The United States has a long history of activists seeking social, political, economic, and other changes to Americaalong with a history of other activists trying to prevent such changes. American activism covered a wide range of causes and utilized many different forms of activism. American sociopolitical activism became especially prominent during the period of societal upheaval which began during the 1950s. The African American civil rights movement led the way, soon followed by a substantial anti-war movement opposing American involvement in the Vietnam War, and later by vigorous activism involving womens issues, gay rights, and other causes. The United States remains a land of nearly constant change, and activists play a significant role in the ongoing evolution of American democracy. It seems likely that Americans will remain enthusiastic activists in the future. This exhibition is part of the Digital Library of Georgia.
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This version of The American Yawp, Volume I is a modified version of The American Yawp, Volume I published by Stanford University Press and edited by Joseph Locke and Ben Wright. The original textbook is licensed CC-BY-SA 4.0, and this version is licensed in the same way.
In this CSCC version, the original book was modified by the addition of focus questions and key terms for each chapter. A pop-up glossary was also added. The book format was also adapted using the Kotobee authoring platform to create a web-based eBook. Additional material is adapted from Benjamin Pugno and Dea Boster, History of Western Medicine to 1700, Autumn 2017 ed. (Columbus, OH: Columbus State Community College, 2017).
The American Yawp, Volume 1 serves as the textbook for HIST 1151 American History to 1877. To take this course for credit, register at https://www.cscc.edu/.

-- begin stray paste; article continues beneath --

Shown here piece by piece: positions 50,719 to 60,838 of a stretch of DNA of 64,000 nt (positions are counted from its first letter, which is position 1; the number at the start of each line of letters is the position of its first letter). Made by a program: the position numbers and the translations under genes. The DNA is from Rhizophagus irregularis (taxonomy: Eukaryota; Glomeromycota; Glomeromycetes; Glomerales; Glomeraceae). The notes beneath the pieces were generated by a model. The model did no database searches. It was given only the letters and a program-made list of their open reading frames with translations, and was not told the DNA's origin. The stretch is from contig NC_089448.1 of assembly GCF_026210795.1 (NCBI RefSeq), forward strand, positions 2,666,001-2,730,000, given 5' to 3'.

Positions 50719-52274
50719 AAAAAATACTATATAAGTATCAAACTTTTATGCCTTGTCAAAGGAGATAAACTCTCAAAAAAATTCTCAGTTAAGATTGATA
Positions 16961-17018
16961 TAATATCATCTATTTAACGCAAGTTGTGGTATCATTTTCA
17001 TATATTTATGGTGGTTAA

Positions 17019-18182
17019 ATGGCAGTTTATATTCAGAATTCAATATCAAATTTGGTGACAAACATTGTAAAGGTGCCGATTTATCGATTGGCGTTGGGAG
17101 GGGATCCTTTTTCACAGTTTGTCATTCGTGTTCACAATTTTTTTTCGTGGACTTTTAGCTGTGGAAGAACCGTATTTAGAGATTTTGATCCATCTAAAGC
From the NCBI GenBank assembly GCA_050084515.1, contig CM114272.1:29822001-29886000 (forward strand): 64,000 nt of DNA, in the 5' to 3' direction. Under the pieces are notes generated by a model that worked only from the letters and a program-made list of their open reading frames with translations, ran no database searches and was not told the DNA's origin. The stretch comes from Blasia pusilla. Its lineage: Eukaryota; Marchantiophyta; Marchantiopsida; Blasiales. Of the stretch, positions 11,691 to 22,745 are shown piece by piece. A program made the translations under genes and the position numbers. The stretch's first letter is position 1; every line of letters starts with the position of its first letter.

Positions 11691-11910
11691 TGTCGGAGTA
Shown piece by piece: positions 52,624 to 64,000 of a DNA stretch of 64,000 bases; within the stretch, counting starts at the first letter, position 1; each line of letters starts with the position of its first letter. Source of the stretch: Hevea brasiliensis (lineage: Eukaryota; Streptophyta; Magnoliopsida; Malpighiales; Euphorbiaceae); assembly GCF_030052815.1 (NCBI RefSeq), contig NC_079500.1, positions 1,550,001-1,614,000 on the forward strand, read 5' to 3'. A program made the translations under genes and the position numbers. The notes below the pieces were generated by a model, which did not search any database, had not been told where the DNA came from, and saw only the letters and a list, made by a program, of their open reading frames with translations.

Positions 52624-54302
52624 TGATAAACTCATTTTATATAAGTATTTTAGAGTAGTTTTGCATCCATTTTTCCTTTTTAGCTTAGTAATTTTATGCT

The eBook can be viewed directly at:
A set of 30 primary source readings is also available to accompany this CSCC version of The American Yawp. The primary sources may be accessed at the following link:
Please attribute this work in the following manner:
"The American Yawp, Vol. 1" by Dea Boster, Christianna Hurford, and Jennifer Nardone, Columbus
State Community College is licensed under CC BY-SA 4.0 / A derivative from the original work found at http://www.americanyawp.com/.
This collection uses primary sources to explore the creation of the US Constitution. Digital Public Library of America Primary Source Sets are designed to help students develop their critical thinking skills and draw diverse material from libraries, archives, and museums across the United States. Each set includes an overview, ten to fifteen primary sources, links to related resources, and a teaching guide. These sets were created and reviewed by the teachers on the DPLA's Education Advisory Committee.
This collection uses primary sources to explore the Equal Rights Amendment. Digital Public Library of America Primary Source Sets are designed to help students develop their critical thinking skills and draw diverse material from libraries, archives, and museums across the United States. Each set includes an overview, ten to fifteen primary sources, links to related resources, and a teaching guide. These sets were created and reviewed by the teachers on the DPLA's Education Advisory Committee.
The eighteenth century witnessed the birth of Great Britain (after the union of England and Scotland in 1707) and the expansion of the British Empire. By the mid-1700s, Great Britain had developed into a commercial and military powerhouse; its economic sway ranged from India, where the British East India Company had gained control over both trade and territory, to the West African coast, where British slave traders predominated, and to the British West Indies, whose lucrative sugar plantations, especially in Barbados and Jamaica, provided windfall profits for British planters. Meanwhile, the population rose dramatically in Britain’s North American colonies. In the early 1700s the population in the colonies had reached 250,000. By 1750, however, over a million British migrants and African slaves had established a near-continuous zone of settlement on the Atlantic coast from Maine to Georgia. During this period, the ties between Great Britain and the American colonies only grew stronger. Anglo-American colonists considered themselves part of the British Empire in all ways: politically, militarily, religiously (as Protestants), intellectually, and racially.